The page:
Wednesday 10 December 2008

Backpacking in Wet Cold Weather at Backpacking

Whilst British backpackers may complain about our wet and often cold weather it does have one advantage. Once you can deal with the worst British weather you can deal with wet cold weather anywhere. I learned backpacking in the hills of the English Lake District, the Pennines and the Welsh hills and quickly realised that staying comfortable in wet cold conditions was essential for both enjoyment and safety. Having lived in the Scottish hills for nearly 20 years now I’ve had plenty of time to hone my wet weather skills. During that period I’ve tested much outdoor gear too and so have been able to discover what combinations work well together, what gear works best and how to use it most effectively.

With all this in mind I wrote a piece for Backpacking on lightweight backpacking in wet cold weather. It’s only available to subscribers, who can find it here.

Photo info: Lightweight backpackers in cold damp weather in the Western Highlands. Canon EOS 350D, Tamron 11-18 lens @18mm, f5.6@1/320, ISO 400, raw file converted to JPEG in Lightroom 2.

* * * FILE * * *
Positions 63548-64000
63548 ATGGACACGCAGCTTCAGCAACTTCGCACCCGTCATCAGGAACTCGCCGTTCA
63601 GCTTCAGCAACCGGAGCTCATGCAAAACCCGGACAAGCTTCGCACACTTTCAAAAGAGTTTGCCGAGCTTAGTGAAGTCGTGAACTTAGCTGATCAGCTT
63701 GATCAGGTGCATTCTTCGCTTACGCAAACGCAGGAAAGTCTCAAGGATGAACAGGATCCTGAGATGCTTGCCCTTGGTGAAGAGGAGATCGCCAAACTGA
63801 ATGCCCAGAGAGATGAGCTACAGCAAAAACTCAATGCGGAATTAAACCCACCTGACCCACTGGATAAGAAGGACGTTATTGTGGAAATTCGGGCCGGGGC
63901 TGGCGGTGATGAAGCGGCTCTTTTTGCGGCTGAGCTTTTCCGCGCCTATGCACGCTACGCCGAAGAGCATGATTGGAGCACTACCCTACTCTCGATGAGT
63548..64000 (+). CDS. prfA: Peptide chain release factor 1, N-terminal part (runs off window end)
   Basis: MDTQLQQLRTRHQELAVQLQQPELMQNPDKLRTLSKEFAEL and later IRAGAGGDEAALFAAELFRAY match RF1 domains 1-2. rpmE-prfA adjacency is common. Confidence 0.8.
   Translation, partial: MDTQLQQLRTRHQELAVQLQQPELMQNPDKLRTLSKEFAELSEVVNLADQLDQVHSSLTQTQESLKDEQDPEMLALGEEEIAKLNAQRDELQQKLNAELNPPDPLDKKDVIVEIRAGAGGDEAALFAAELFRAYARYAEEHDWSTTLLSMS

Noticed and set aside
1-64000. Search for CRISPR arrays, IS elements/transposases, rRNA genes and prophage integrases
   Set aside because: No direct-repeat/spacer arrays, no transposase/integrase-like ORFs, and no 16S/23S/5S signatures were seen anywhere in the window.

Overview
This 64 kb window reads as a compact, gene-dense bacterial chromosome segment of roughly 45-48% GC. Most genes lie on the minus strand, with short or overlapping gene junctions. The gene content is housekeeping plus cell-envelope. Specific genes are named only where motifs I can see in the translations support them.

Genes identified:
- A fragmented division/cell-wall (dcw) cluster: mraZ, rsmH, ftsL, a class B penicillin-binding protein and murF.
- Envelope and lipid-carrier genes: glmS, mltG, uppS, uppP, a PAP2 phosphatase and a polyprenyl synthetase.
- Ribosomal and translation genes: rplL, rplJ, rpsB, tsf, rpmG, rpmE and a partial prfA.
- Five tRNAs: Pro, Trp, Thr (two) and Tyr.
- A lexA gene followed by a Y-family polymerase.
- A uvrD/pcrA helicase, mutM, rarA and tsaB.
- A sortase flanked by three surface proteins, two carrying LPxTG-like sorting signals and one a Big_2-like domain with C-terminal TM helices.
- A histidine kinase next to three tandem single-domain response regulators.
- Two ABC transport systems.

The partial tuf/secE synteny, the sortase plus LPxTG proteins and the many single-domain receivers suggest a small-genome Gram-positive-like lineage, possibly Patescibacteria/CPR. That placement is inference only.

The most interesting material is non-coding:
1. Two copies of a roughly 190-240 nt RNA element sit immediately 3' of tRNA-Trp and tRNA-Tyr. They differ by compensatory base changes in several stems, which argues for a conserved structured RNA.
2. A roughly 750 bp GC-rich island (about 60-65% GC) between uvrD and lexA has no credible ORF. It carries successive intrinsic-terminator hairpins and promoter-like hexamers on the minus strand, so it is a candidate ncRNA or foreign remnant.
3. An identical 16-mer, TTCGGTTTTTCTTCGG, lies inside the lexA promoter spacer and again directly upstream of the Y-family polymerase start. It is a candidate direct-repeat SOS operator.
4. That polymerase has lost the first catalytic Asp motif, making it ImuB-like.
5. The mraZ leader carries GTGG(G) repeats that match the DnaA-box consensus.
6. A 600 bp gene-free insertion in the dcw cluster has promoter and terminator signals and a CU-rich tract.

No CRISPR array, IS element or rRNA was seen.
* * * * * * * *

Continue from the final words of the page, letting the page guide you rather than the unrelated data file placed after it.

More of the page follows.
1. I recognise those chaps! And the chaps in the piece's photos too...

    Agree with what you're saying about us Britpackers being ready for virtually anything the elements can toss at them anywhere else in the world...

    Let's face it, if we weren't prepared to go out in wet & cold weather, we' wouldn't go walking.

    But I'd still move to California tomorrow, if circumstances permitted!

  2. You mean you'd swap Yorkshire for California!

  3. So long as I can take the beer with me, of course!

  4. A great article Chris, I have been to California and would rather be in Yorkshire.

  5. We actually have fine beer in California. I sit here sipping a Sierra Nevada Celebration Ale at this moment. One thing about California is that we have a choice of weather. In one hours time I can be out camping in a regional wilderness area - maybe foggy, rainy and cow pies, but remote from people. In two hours I can be on a coastal backpack, in four hours I can be snow camping at 11,000 feet, or in the summer, hiking past a volcano of the same elevation. In six hours I can be in the desert backpacking.Probably at this time of year, incredibly windy, but beautiful, and again, no people.

  6. Timecheck, I've hiked and skied in the Sierra and it is magnificent. I've drunk Sierra Nevada beer as well and that's pretty good too.